There's no truth to the rumor that Al Gore is on the verge of declaring his candidacy for the Nationals' rotation, although anyone who lives near the Beltway and can work nights might have a shot. To compete for the four spots behind righthander John Patterson, Washington brought to camp a dozen pitchers who in 2006 combined to win a mere nine games in 30 decisions. Team president Stan Kasten, who oversaw the Braves for the first 12 of 14 consecutive division crowns, says that the club is addressing the uncertainty in the rotation with a Branch Rickey-style philosophy: quality out of quantity. "Every year one or two surprises emerge," he says. "I know it's going to happen."
The tenor of Washington's spring was a mix of optimism and realism -- the optimism born, in part, of the reality that the club is widely anticipated to be the worst in the majors and can only exceed expectations. Consider third baseman Ryan Zimmerman's view of the shaky starting staff, which won't include Livan Hernandez (traded) or Tony Armas and Ramon Ortiz (free-agent departures). "Those three are great pitchers, but their combined ERA was over five, so what are we replacing?" asks Zimmerman. "Besides, we just need guys to get to the fifth or sixth. The bullpen's unbelievable."
Unbelievable bullpen or not, the lineup will have to score plenty for Washington to win games, and much of the burden will fall to Zimmerman, 22. In his first full season in the big leagues last year he was at his best under pressure -- leading the majors with 64 hits with runners in scoring position -- and he doesn't seem fazed by what's expected of him now. "I was basically in that situation the whole second half last year," he says. "If you hit in the three-hole, you're the guy who's supposed to drive in runs and get big hits."
For the first two months Zimmerman will have to do that without the protection in the order provided by cleanup hitter Nick Johnson, the first baseman who's recovering from a fractured right fibula suffered last September. Also missing from the lineup -- for good -- is leftfielder Alfonso Soriano, who slugged 28% of the team's '06 homers but skedaddled to Chicago faster than a Blues Brother with a full tank of gas when the Cubs offered him a $136-million free-agent deal.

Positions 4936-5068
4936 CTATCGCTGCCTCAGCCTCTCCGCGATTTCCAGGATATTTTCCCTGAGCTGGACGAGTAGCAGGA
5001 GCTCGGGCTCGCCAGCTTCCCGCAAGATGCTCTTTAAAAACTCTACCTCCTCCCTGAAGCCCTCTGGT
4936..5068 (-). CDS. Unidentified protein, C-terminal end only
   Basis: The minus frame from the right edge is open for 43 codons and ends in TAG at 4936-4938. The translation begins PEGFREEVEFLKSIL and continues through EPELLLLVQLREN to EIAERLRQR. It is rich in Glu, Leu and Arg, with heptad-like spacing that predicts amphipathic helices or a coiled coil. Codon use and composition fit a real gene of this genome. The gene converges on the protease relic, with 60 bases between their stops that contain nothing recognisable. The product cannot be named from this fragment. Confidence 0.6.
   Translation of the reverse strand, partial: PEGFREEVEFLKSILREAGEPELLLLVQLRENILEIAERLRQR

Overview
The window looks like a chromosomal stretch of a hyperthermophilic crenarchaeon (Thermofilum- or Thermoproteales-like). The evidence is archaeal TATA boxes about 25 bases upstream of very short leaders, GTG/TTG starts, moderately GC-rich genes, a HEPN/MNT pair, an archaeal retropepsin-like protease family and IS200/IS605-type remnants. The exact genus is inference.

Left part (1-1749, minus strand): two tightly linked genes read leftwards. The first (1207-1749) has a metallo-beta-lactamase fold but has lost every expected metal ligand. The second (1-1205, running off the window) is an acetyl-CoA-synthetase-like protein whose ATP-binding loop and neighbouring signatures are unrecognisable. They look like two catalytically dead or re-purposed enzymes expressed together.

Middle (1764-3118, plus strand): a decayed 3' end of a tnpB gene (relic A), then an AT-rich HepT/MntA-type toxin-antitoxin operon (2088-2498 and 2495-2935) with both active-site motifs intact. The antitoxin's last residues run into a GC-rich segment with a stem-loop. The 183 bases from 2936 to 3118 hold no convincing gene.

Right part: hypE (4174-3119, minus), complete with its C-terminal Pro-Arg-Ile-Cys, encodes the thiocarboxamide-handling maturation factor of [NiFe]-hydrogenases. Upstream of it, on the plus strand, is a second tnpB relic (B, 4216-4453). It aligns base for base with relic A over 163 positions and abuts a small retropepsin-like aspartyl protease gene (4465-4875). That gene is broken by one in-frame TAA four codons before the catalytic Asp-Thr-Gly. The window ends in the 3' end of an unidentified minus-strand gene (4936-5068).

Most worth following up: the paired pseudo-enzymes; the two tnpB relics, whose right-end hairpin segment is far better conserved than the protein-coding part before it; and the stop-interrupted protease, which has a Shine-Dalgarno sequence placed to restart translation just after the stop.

General manager Jim Bowden took heat from the media after he failed to move Soriano before last July's trade deadline, but the rationale behind the decision -- club executives believed the two compensatory draft picks they'd receive if Soriano left in free agency would be more valuable than the assortment of underwhelming players offered in potential deals -- was to make the team better over the long term. When the franchise was owned by Major League Baseball from 2002 through last May, it was forced to reduce costs, and one way to do that was to retain a skeleton scouting staff and draft only players with low contract demands, rendering high picks essentially useless. But after the Lerner family was awarded ownership rights to the team last May, they allowed Bowden and Kasten, a minority owner, to draft whomever they pleased in order to regenerate the barren farm system.
"The last time I had a team that experts predicted to finish last was 1991," says Kasten, but those Braves made the World Series that year. Unlike that Atlanta team, the Nationals don't have a Tom Glavine or a John Smoltz among the group of starting candidates that includes Jason Bergman, Matt Chico, Shawn Hill, Tim Redding and Jason Simontacchi.
New manager Manny Acta promises that his lineup will be more fundamentally sound than before, which means Washington won't lead the majors in such categories as most times caught stealing, as it did last season. Even so, with this suspect staff, the Nationals will be hard-pressed to equal last year's win total of 71. -- Ben Reiter
Issue date: March 26, 2007